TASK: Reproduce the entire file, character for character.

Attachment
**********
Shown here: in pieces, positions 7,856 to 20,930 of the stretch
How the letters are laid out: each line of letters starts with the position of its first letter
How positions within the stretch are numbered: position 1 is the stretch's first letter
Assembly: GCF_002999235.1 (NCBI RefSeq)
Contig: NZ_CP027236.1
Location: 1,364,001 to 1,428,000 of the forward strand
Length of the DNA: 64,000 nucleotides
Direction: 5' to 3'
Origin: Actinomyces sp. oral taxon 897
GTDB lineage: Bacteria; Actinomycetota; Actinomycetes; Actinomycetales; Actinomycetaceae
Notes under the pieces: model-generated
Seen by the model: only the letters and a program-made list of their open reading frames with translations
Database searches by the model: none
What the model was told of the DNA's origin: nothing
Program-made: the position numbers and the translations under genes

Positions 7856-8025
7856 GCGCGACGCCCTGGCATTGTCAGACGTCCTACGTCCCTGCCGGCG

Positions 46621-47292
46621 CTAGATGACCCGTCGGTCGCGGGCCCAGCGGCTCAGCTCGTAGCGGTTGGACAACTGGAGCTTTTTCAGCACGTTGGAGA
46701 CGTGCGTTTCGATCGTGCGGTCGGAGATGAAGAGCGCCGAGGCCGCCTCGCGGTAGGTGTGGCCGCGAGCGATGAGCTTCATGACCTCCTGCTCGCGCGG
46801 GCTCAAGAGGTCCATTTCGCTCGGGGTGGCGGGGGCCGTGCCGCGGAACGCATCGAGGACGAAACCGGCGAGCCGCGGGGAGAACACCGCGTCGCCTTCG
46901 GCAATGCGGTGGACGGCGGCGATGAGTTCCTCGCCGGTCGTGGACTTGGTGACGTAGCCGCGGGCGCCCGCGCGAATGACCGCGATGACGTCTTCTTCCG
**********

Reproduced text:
Shown here: in pieces, positions 7,856 to 20,930 of the stretch
How the letters are laid out: each line of letters starts with the position of its first letter
How positions within the stretch are numbered: position 1 is the stretch's first letter
Assembly: GCF_002999235.1 (NCBI RefSeq)
Contig: NZ_CP027236.1
Location: 1,364,001 to 1,428,000 of the forward strand
Length of the DNA: 64,000 nucleotides
Direction: 5' to 3'
Origin: Actinomyces sp. oral taxon 897
GTDB lineage: Bacteria; Actinomycetota; Actinomycetes; Actinomycetales; Actinomycetaceae
Notes under the pieces: model-generated
Seen by the model: only the letters and a program-made list of their open reading frames with translations
Database searches by the model: none
What the model was told of the DNA's origin: nothing
Program-made: the position numbers and the translations under genes

Positions 7856-8025
7856 GCGCGACGCCCTGGCATTGTCAGACGTCCTACGTCCCTGCCGGCG

Positions 46621-47292
46621 CTAGATGACCCGTCGGTCGCGGGCCCAGCGGCTCAGCTCGTAGCGGTTGGACAACTGGAGCTTTTTCAGCACGTTGGAGA
46701 CGTGCGTTTCGATCGTGCGGTCGGAGATGAAGAGCGCCGAGGCCGCCTCGCGGTAGGTGTGGCCGCGAGCGATGAGCTTCATGACCTCCTGCTCGCGCGG
46801 GCTCAAGAGGTCCATTTCGCTCGGGGTGGCGGGGGCCGTGCCGCGGAACGCATCGAGGACGAAACCGGCGAGCCGCGGGGAGAACACCGCGTCGCCTTCG
46901 GCAATGCGGTGGACGGCGGCGATGAGTTCCTCGCCGGTCGTGGACTTGGTGACGTAGCCGCGGGCGCCCGCGCGAATGACCGCGATGACGTCTTCTTCCG